This column is titled Reflections for a reason. I find looking to the past is usually an interesting, sometimes striking contrast.
For instance, as a child growing up in the Depression years (yes, I’m over 50) we never heard the words Black Friday or Cyber Monday, ordering online. Online was where my mom hung our laundry.
People didn’t stand in long lines hours before a store opened when I was a youngster. Our parents purchased our gifts from a local store or the “wish” book, (catalog). We didn’t realize at our young age their limited funds but we, like all children, were excited Christmas morning to find what Santa had left.
My father was timekeeper with the State Highway Department and his salary was $125 a month; rent was $25. Looking back, I don’t know how they managed, but they did and I am forever grateful to have such loving parents who sacrificed in so many ways for their daughters.
As my own family grew we purchased their gifts from local stores, sometimes from a catalog but always made that one trip to Lazarus to visit Santa and see their seasonal displays. Never did we have to stand in line except for our sons to visit Santa.
If I were young again and raising my family, I might join those standing in lines, but today I do really appreciate the advantage of “going online,” on Cyber Monday, to make my purchases from the comfort of my home.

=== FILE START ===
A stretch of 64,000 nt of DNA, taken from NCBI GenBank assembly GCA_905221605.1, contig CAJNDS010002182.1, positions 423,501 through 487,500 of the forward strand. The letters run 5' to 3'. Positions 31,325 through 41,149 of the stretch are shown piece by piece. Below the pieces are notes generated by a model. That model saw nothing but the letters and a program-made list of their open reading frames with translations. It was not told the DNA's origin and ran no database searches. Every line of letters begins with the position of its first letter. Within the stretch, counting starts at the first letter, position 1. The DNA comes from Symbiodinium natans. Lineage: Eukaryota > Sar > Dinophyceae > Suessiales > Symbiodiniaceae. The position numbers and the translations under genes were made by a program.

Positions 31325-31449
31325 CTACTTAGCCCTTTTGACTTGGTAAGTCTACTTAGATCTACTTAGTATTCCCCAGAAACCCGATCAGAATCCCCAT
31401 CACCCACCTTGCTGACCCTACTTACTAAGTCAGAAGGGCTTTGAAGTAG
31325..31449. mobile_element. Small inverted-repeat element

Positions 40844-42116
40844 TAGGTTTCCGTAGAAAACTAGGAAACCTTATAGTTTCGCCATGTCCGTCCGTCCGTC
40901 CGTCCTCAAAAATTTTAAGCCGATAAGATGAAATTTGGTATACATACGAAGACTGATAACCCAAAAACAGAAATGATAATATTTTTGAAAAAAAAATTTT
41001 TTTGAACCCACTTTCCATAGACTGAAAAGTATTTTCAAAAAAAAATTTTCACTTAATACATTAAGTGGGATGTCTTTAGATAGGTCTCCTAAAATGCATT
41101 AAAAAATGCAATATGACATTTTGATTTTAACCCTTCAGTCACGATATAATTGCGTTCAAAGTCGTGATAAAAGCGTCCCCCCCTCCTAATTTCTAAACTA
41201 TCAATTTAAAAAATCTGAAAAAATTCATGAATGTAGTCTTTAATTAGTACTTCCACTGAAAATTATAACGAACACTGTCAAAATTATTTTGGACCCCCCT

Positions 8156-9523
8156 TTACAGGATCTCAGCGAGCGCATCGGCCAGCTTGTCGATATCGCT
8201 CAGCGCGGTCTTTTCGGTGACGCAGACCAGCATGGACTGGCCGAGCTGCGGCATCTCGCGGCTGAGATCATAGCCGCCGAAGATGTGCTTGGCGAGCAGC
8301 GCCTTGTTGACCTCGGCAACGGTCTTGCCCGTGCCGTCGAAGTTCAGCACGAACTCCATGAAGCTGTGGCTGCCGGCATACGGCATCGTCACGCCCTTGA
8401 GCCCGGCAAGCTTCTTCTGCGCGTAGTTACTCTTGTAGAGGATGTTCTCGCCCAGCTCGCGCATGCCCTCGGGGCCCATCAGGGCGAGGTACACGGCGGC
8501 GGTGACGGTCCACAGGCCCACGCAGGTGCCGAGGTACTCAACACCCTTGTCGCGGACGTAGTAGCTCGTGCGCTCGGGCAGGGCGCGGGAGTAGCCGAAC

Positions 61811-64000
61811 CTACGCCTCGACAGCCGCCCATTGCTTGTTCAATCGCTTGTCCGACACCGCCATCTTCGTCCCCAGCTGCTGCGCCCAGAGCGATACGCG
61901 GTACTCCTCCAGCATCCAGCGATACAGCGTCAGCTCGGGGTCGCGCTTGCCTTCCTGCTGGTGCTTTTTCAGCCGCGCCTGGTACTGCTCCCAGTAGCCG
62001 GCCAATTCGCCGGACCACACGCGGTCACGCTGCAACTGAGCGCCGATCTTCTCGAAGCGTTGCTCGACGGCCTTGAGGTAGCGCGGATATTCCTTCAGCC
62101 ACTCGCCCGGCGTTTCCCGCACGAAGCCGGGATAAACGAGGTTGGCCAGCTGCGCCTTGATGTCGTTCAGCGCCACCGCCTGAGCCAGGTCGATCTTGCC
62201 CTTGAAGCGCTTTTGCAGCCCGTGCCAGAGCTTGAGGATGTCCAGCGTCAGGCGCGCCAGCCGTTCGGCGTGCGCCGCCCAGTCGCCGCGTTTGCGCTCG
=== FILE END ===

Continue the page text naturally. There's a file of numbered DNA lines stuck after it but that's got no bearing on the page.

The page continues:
80 years ago, December, 1938: Construction on a new $40,000 annex to the courthouse began this month. It was the sixth New Deal construction project in the county to begin this year. Since the opening of hunting season, one case of Tularemia, or rabbit fever, had been reported by the Morrow County Health Dept. Persons were warned to wear gloves when dressing game.
70 years ago, December 1948: Recent high school graduates Dewey Yake, Merle Smith, Walter Herron, Walter Yake, Connie Rogers and Louis Levering comprised the Cardington Daredevils, a local basketball team.
60 years ago, December 1958: The Searchlight, the Cardington School newspaper focused on students of the month Douglas Slack and Linda Haycook. Linda had also won the County Prince of Peace Contest. Judy McElroy described her trip with four other cheerleaders to a basketball clinic at Bowling Green State University. Mt Gilead merchants running ads in this paper included Bill Soulier Plumbing, Morrow Electric Cooperative, The Peoples Bank, Linstedt and Ansley, Moore’s Store and the Peoples Bank.
50 years ago, December 1968: The Union Store, Mount Gilead, kept its toy department open until 9 pm six days a week. A new talking Barbie Fashion Doll cost $4.88, a Matchbox Build-A-Road set topped out at $5.44 and the game, “Operation,” cost parents $3.99. Mac’s Gulf Station on Gilead Street, Cardington, sold the Walt Disney magazine for 25 cents and the Walt Disney Jungle Rock record for $1.
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